Sat, 15 January 2011
Tom Theobald was largely responsible for exposing the fact that the US Environmental Protection Agency (EPA) had licensed Bayer's systemic insecticide Clothianidin, against evidence that it was highly toxic to bees, and that the research used to back the application for licensing was poorly designed and executed.
FInd out more here - http://www.bouldercountybeekeepers.org
It turns out that Tom and I actually have a couple of things in common, and our discussion covers not only pesticides and bees, but also the corporate mind and the democratic process.
A reminder that you can be a part of this podcast by leaving a message on my voicemail, if you have a question for me, or something you would just like to say on air.
If you are in the UK the number is 0203 239 1643, if you are anywhere else add your outgoing international number, then country code 44 and strip the first zero - 44 203 239 1643 You can also use my Skype account to leave me a message, which is 'beesontoast'. That's bees - not beans.
If you prefer to email me, by all means do so - send your message to firstname.lastname@example.org, but please bear in mind that I get a LOT of emails and it may take me a while to get to yours.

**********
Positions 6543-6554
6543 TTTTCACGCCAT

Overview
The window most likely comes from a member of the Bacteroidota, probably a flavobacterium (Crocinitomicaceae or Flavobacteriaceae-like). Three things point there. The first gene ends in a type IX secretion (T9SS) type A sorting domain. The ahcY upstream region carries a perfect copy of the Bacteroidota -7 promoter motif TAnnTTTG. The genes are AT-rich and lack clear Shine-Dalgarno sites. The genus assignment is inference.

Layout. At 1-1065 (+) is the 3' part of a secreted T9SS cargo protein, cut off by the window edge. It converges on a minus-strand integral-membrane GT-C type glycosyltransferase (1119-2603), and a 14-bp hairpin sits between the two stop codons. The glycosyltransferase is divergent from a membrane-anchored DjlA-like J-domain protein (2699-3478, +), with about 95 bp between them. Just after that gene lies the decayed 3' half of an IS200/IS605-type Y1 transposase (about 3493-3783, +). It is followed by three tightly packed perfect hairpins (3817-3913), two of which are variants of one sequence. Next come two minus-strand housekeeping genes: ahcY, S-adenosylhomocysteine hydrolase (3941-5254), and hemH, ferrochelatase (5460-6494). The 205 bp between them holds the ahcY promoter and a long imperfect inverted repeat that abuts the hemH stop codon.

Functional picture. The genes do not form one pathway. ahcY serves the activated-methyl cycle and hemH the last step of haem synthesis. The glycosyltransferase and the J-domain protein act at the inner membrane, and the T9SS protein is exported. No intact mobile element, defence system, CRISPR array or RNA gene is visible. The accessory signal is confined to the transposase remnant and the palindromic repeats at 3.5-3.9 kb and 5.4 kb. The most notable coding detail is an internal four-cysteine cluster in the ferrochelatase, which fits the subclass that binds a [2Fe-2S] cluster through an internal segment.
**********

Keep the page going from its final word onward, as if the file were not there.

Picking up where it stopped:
If you have a general beekeeping question, please remember the natural beekeeping forum at naturalbeekeeping.org, where you will find over 4,000 beekeepers, some of whom may even be in your area.
Direct download: TomTheobold.mp3
-- posted at: 7:30 PM
Wed, 8 December 2010
Today I am going to be talking with Dr Henk Tennekes, who has published a book that is very relevant to our understanding of how systemic insecticides pose a real danger to bees and other insects, as well as to birds and other wild creatures. And ultimately, of course, to us, because we too are part of this picture.
Those of you who listen regularly to this podcast and who read my articles will know that my obsession with bees extends deep into the wider natural environment. The lives and habits of bees are entwined with those of flowering plants, with the flora and fauna of the soil that supports them and the birds and other creatures that depend on plants and insects for food.
As beekeepers, we must remind ourselves that it is neither possible nor even desirable to separate one species out from others and to claim to understand it in isolation: everything in nature is interdependent and if we interfere with one part of this intricate structure without looking at the big picture, we risk upsetting delicate and finely-tuned ecosystems that may underpin the very existence of some of the key species on earth.